Bernal Diaz then writes, “I have mentioned this laughable circumstance, that the reader may see what artifices Cortes employed to throw dust into the eyes of the Indians. Of course, when Heredia arrived at the river he was recalled; the caziques returning with him, to whom Cortes said, he had formed a different plan.” [Bernal Diaz, (Kindle Locations 2511-2530)]

Comment: It should not be thought, however, that Cortes was all deception. He really did believe that he and his troops could defeat Amerindian forces that far outnumbered them, but why do it if a bluff would serve as well. He had lost some men already from previous battles and knew he couldn’t keep on in that manner. Attrition would one day defeat him.

It helped tremendously that there was an Aztec prophecy saying men from the direction of the rising sun would one day arrive and defeat the Aztecs. Motecusuma procrastinated: one day he was convinced that the Cortes resembled their god of war and was a fulfillment of the prophecy, but then the priests would show up after a bloody sacrifice, their hair and beards caked with blood and report that their gods, especially the god of war, said that the Spaniards could be defeated; so Motecusuma would send out half-hearted attempts to defeat Cortes, but was in no way surprised when his attempts failed.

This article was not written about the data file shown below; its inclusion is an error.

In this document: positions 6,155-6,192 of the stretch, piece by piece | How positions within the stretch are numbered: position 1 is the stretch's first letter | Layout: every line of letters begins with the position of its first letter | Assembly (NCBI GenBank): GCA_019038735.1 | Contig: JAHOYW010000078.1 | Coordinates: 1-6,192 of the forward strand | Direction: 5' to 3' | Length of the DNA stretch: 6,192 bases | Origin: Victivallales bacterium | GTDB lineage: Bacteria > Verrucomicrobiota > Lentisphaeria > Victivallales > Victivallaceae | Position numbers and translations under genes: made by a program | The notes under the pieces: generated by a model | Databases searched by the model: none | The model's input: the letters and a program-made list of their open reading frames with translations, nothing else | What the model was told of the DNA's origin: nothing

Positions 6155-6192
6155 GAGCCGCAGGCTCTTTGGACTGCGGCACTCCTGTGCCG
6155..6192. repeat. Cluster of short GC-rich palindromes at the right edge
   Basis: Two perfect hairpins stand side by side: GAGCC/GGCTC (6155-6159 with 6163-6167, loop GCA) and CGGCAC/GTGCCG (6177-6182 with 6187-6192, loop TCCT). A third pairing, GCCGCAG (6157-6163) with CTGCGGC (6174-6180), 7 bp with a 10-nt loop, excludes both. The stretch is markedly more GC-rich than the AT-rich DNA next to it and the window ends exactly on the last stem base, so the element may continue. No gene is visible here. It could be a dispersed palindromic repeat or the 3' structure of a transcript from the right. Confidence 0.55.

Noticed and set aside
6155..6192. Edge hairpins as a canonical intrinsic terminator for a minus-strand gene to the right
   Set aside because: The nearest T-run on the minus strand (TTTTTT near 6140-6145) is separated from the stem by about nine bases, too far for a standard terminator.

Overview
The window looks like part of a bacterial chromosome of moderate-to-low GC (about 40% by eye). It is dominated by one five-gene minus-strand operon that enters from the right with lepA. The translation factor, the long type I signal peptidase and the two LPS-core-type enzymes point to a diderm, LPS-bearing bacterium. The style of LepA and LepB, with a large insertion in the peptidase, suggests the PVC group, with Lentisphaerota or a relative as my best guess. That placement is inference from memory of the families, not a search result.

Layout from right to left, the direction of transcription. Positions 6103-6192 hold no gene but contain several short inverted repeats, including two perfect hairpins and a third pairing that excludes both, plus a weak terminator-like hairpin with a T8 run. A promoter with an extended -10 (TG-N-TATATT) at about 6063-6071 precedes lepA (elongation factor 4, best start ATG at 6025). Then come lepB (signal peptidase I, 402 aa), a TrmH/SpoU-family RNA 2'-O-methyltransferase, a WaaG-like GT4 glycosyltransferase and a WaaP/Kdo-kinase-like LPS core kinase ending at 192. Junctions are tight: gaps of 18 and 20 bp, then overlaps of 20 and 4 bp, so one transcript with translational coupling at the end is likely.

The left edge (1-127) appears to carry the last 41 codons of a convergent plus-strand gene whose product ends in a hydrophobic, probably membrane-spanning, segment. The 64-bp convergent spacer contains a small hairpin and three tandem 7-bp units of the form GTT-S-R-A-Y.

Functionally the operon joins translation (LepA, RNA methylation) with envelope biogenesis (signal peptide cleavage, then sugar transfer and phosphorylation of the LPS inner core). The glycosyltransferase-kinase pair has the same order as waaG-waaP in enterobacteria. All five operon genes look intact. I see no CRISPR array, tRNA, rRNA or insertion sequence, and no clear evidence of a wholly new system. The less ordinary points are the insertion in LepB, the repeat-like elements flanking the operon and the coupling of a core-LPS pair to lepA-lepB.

It is especially interesting that Cortes won over the Amerindians as he advanced by treating them fairly and enforcing justice whenever justice was abused in his presence. For example, Diaz writes in location 2597, “Although Indians, they readily perceived what a good and holy thing is justice, and that Cortes' declaration of our having come into these countries to p they, therefore, became the more united to us. We passed the night in these huts, and returned next morning, in company of our Indian friends, to Sempoalla. Indeed, the only wish of the Sempoallans was now, that we should never leave their country again, fearing Motecusuma would send an army about their ears; they, therefore, proposed to Cortes, since such a close and friendly alliance now subsisted between us, and we could look upon each other as brothers, [Diaz, Kindle Locations 2600-2605]

Cortes’s actions as described by Diaz have an uncanny conformance to the “moral instinct” all Homo sapiens are said (by many geneticists and some anthropologists – who knows how many of each because specialists are still digesting new information) to share.